Burkina Faso, 1989
Director: Idrissa Ouedraogo
Production: Arcadia Films (Paris), Les Films de l'Avenir (Ouagadougou), and Thelma Film (Zürich); color, 35mm; running time: 90 minutes; length: 2465 meters (Sweden). Released 1989; filmed in Tougouzagué Village, Burkina Faso.
Producers: Freddy Denaës, Michael David, Pierre-Alain Meier, and Idrissa Ouedraogo; screenplay: Idrissa Ouedraogo; assistant directors: Paul Zoumbara and Ismaël Ouedraogo; photography: Matthias Kälin; editor: Loredana Cristelli; music: Francis Bebey; sound: Jean-Paul Mugel; sound mixer: Dominique Dalmasso; costumes: Marian Sidibé.
Cast: Fatimata Sanga (Yaaba); Noufou Ouedraogo (Bila); Roukietou Barry (Nopoko); Adama Ouedraogo (Kougri); Amadé Touré (Tibo); Sibidou Ouedraogo (Poko); Adamé Sidibé (Razougou); Rasmane Ouedraogo (Noaga); Kinda Moumouni (Finse); Assita Ouedraogo (Koudi); Zenabou Ouedraogo (Pegda); Ousmane Sawadogo (Tibo).
Awards: FIPRESCI Award, Cannes Film Festival, 1989; Gold Award, Tokyo International Film Festival, 1989.
Diawara, Manthia, African Cinema: Politics & Culture, Bloomington, Indiana, 1992.
Barlet, Olivier, Les cinémas d'Afrique noire: Le regard en question, Paris, 1996.
Bernard, Jean-Jacques, review in Première (Paris), August 1989.
Vartanian, Isabelle, review in Studio (Paris), August 1989.
Cardullo, Bert, "Rites of Passage," in The Hudson Review (New York), vol. 44, 1991.
* * *
Yaaba first brought international recognition to Idrissa Ouedraogo, winning the International Critics Prize at the Cannes Film Festival, the Special Jury Prize at FESPACO, and the Sakura Gold Prize at the Tokyo International Film Festival. Yaaba is indeed one of the finest African films. A beautifully filmed morality tale of superstition and intelligence, it touchingly conveys the humanity of its characters and offers a message of tolerance. And it is one of the few African films to have achieved a measure of commercial distribution: in France it sold close to 300,000 seats.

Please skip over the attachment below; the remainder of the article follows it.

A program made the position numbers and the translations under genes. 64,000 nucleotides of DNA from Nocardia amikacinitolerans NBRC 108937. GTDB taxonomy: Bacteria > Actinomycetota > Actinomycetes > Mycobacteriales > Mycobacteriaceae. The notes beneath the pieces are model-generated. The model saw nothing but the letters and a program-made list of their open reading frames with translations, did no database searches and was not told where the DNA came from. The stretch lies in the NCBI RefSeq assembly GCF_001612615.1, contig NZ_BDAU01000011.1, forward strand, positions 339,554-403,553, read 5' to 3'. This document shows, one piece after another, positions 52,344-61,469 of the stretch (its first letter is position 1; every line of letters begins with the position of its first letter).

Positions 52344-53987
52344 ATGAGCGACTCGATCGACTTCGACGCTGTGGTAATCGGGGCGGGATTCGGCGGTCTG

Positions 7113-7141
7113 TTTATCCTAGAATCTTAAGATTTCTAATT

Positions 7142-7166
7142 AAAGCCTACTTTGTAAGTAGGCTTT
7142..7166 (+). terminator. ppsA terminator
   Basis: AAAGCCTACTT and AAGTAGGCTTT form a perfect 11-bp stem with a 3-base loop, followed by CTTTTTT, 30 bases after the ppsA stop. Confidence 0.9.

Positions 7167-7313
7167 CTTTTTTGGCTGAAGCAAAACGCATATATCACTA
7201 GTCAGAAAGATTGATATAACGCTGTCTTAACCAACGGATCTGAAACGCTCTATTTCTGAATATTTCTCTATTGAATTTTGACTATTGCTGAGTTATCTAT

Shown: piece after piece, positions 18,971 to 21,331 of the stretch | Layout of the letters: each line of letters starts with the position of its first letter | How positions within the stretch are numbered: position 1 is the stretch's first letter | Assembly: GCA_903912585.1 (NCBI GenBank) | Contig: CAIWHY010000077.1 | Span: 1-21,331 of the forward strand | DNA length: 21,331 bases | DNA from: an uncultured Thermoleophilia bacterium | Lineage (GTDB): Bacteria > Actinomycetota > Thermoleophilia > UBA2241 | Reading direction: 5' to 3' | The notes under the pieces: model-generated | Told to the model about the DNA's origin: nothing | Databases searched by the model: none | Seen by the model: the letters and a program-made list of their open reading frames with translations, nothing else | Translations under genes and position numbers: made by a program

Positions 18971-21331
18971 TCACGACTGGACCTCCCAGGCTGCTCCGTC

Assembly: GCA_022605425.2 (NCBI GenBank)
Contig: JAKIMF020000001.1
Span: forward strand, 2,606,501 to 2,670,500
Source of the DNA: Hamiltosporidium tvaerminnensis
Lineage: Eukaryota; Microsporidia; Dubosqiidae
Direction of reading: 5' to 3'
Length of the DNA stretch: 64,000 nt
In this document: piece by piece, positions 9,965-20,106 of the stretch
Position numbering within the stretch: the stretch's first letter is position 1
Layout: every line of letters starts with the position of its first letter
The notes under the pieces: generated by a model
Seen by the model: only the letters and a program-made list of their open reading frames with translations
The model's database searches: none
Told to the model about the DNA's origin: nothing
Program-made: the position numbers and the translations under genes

Yaaba distinguishes itself from Western films set in Africa by a whole set of characteristics that make it a distinctly African film: characters, setting, pacing, language, music, and last, but certainly not least, finance. Yaaba takes us to an all-African context where we come to know a wide range of distinctly drawn characters. The film focuses on people and their interactions rather than the setting. The camera allows us to see the beauty in their faces. Yaaba is set in the Sahel, which holds no particular attractions or excitement: the fauna is limited; we never get to see any game; the desert does not threaten rapid death, even if droughts are a recurring calamity; nor are there any dangers lurking in the dark. In stark contrast to Western films, Yaaba follows a slow peasant mode: Ouedraogo takes his time with long scenes, the camera leisurely pans the wide open landscape, following the slow progress of characters dwarfed by the vast expanse, e.g. Sana on her way to the healer. In this respect Yaaba follows a pattern established by Gaston Kaboré in Wend Kuuni, the pioneering attempt to "Africanize" film language by unfolding at a measured pace consonant with the time-honored customs and seasonal rhythms of African village life. All speech in Yaaba is in Moré, the language of the Mossi villagers it portrays. Indeed, if viewers are so inclined, they can learn some Moré as they keep counting with Bila and Nopoko, the two children, playing their games; they can pick up a greeting, and perhaps a couple of insults too; they will certainly remember that yaaba means grandmother. The music in Yaaba is credited to Francis Bebey, a well-known writer, poet, and composer-performer from Cameroon. It is used sparingly. Gentle music accompanies the inteludes when long shots take in the countryside. A faster rhythm conveys drama as in the prelude to the fight of the boys and during the burial of Sana.